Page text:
Living With Fault Lines: Kids Share Their Views
Should new houses be built on earthquake fault lines?
What would the survivors of 1994's Northridge, California, earthquake say? This major quake measured 6.7 on the Richter scale and displaced more than 20,000 people from their homes.
Ask most kids the same question and you'd get a definite "yes" — but only if houses can be built to survive earthquakes — according to the Kids' Environmental Report Card poll.
Ironically, many of the structures destroyed in the Northridge earthquake had been built to withstand such seismic events. This fact seems to support the views of kids in the poll who said that building homes in earthquake-prone areas was "way too dangerous."
Records show that, over the past 300 years, more than 200 major quakes have rocked California and nearby Nevada and the Baja Peninsula of Mexico. Laws have been passed, requiring earthquake-proof construction in these areas, especially for hospitals and schools.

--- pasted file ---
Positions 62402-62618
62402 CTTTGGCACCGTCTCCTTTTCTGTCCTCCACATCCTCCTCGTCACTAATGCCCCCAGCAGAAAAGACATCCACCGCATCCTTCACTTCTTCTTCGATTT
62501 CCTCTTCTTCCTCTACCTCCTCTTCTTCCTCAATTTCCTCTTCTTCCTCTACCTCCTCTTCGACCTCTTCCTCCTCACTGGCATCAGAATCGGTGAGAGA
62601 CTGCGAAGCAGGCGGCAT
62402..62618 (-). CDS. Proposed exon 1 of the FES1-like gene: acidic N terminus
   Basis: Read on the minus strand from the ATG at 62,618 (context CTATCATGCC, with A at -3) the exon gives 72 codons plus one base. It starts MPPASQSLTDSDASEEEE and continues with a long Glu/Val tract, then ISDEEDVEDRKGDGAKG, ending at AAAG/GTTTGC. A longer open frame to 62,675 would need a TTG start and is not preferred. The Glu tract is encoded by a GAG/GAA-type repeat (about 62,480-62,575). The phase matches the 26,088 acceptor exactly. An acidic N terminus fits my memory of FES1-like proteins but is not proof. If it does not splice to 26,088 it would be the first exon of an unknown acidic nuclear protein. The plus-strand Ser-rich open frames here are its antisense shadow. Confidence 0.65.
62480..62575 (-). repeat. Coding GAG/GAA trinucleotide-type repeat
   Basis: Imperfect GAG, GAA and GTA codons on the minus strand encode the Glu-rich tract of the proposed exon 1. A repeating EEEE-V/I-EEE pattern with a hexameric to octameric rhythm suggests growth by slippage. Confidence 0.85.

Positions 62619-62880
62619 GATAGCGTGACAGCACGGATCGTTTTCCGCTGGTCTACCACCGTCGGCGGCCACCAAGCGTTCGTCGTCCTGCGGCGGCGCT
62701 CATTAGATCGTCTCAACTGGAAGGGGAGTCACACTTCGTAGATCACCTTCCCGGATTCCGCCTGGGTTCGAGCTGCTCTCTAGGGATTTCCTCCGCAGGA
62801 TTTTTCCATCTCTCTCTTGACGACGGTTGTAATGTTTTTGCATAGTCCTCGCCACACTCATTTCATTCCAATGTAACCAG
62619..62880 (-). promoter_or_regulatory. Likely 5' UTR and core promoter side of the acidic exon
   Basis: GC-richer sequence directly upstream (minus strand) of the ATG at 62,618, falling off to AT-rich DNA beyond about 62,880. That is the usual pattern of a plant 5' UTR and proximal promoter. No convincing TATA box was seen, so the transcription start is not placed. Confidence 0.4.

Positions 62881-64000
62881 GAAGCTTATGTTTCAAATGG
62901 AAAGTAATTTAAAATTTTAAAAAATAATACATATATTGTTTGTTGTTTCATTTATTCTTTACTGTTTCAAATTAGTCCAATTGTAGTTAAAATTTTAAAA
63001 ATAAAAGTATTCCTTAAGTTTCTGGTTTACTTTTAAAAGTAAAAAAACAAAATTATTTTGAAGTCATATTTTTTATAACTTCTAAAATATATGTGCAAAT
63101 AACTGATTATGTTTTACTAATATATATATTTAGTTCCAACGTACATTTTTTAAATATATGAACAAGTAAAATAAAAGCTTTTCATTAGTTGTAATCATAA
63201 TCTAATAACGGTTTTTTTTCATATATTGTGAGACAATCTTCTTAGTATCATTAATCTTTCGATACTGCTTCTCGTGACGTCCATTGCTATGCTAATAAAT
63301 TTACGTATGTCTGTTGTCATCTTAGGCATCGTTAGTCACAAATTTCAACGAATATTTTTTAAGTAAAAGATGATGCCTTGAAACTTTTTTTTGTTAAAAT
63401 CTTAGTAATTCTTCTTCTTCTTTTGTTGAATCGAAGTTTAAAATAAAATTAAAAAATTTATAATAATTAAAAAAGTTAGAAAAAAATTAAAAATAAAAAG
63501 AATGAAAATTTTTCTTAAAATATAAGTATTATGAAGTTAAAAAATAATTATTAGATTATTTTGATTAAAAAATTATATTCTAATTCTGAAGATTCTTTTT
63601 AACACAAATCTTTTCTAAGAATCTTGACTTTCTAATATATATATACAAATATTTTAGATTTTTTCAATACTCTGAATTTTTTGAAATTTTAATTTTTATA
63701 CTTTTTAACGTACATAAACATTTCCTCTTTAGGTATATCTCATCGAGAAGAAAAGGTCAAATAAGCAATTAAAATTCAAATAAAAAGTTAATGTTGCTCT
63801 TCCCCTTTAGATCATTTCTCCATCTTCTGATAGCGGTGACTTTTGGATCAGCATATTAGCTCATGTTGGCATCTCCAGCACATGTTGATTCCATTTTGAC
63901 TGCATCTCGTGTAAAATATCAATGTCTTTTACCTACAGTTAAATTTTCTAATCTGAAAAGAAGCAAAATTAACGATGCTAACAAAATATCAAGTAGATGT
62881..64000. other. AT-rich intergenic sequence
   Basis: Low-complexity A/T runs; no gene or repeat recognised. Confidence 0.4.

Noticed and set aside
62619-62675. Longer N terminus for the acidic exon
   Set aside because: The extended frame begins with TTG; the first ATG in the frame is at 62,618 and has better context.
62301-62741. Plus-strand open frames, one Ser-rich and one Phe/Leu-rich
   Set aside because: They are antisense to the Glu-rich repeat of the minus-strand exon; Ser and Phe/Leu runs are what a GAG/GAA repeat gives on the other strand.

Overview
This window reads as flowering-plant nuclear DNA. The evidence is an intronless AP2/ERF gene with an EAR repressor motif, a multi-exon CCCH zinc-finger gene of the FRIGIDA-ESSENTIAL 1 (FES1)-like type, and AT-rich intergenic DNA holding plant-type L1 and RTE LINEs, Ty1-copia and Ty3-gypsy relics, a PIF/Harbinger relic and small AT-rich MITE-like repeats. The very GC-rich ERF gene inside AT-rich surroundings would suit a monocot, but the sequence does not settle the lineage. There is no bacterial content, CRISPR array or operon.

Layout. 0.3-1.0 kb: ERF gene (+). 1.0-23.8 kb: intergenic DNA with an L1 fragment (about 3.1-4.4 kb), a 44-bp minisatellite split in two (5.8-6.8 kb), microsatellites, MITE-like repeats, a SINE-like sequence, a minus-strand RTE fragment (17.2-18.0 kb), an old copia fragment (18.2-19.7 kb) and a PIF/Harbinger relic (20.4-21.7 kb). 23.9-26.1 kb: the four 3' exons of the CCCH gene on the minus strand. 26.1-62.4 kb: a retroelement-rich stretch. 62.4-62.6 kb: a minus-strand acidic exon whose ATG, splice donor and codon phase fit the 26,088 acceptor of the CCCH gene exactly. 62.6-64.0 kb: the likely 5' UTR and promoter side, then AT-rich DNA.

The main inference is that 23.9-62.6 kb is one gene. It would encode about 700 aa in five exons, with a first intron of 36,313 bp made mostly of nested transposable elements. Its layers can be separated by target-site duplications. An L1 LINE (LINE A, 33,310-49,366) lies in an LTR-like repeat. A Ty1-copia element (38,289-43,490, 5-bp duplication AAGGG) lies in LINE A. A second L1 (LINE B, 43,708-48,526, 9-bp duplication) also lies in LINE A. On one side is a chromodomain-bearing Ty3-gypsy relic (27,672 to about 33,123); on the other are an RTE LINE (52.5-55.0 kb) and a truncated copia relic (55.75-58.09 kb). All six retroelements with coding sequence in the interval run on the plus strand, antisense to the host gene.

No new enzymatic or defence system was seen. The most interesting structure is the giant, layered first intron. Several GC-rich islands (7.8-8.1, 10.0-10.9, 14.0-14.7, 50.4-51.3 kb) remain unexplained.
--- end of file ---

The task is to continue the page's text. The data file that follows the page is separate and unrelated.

Built to be Shaken
Earthquake-proof buildings are usually built of reinforced concrete of steel. These buildings are bolstered by coils or other flexible supports, placed between the building and its foundation. This way, as an earthquake moves the foundation in one direction, the support moves the other direction, and the building stays puts. Earthquake-proof structures are also strengthened by cross-supports in between the main frame supports. These added supports hold the structure together during a seismic event.
Engineers agree that no building is 100 percent earthquake-proof. However, most agree that the best designed and constructed home can endure even the most powerful earthquake long enough for its occupants to escape without harm.